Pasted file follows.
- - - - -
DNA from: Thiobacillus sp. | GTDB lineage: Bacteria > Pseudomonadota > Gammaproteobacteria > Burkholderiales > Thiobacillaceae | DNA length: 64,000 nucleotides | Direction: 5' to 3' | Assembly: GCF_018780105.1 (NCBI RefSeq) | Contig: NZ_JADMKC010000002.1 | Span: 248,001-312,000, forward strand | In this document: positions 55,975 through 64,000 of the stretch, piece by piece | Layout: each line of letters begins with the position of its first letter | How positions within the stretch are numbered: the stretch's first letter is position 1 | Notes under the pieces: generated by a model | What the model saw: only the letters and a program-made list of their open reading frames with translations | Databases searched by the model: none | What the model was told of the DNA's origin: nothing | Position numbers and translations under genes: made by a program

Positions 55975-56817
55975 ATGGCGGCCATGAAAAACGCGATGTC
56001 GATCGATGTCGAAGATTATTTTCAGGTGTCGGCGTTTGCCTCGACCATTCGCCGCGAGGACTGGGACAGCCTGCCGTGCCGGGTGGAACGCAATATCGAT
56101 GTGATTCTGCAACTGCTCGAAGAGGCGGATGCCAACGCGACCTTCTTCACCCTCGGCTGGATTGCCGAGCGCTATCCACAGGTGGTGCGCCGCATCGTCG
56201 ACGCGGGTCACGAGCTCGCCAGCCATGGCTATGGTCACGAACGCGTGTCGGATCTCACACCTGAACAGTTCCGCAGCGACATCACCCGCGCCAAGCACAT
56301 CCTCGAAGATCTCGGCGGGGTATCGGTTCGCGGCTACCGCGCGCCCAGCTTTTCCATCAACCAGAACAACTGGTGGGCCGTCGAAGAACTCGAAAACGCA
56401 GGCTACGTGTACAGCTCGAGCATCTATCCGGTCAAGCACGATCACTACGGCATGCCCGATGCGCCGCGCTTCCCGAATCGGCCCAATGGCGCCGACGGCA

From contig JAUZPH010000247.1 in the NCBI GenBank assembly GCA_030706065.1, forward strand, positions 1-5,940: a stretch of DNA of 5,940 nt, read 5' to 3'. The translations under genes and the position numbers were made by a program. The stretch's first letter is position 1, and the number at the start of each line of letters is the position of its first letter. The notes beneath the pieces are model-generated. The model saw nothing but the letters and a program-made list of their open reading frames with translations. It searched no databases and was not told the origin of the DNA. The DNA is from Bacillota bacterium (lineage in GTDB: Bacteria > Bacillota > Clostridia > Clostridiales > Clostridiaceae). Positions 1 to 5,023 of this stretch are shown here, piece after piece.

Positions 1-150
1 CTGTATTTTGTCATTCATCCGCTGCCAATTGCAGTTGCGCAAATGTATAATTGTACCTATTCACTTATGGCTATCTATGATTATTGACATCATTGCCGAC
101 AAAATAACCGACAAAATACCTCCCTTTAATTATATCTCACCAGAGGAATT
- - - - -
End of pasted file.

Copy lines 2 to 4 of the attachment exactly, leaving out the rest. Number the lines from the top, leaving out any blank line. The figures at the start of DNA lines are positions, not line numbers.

Positions 55975-56817
55975 ATGGCGGCCATGAAAAACGCGATGTC
56001 GATCGATGTCGAAGATTATTTTCAGGTGTCGGCGTTTGCCTCGACCATTCGCCGCGAGGACTGGGACAGCCTGCCGTGCCGGGTGGAACGCAATATCGAT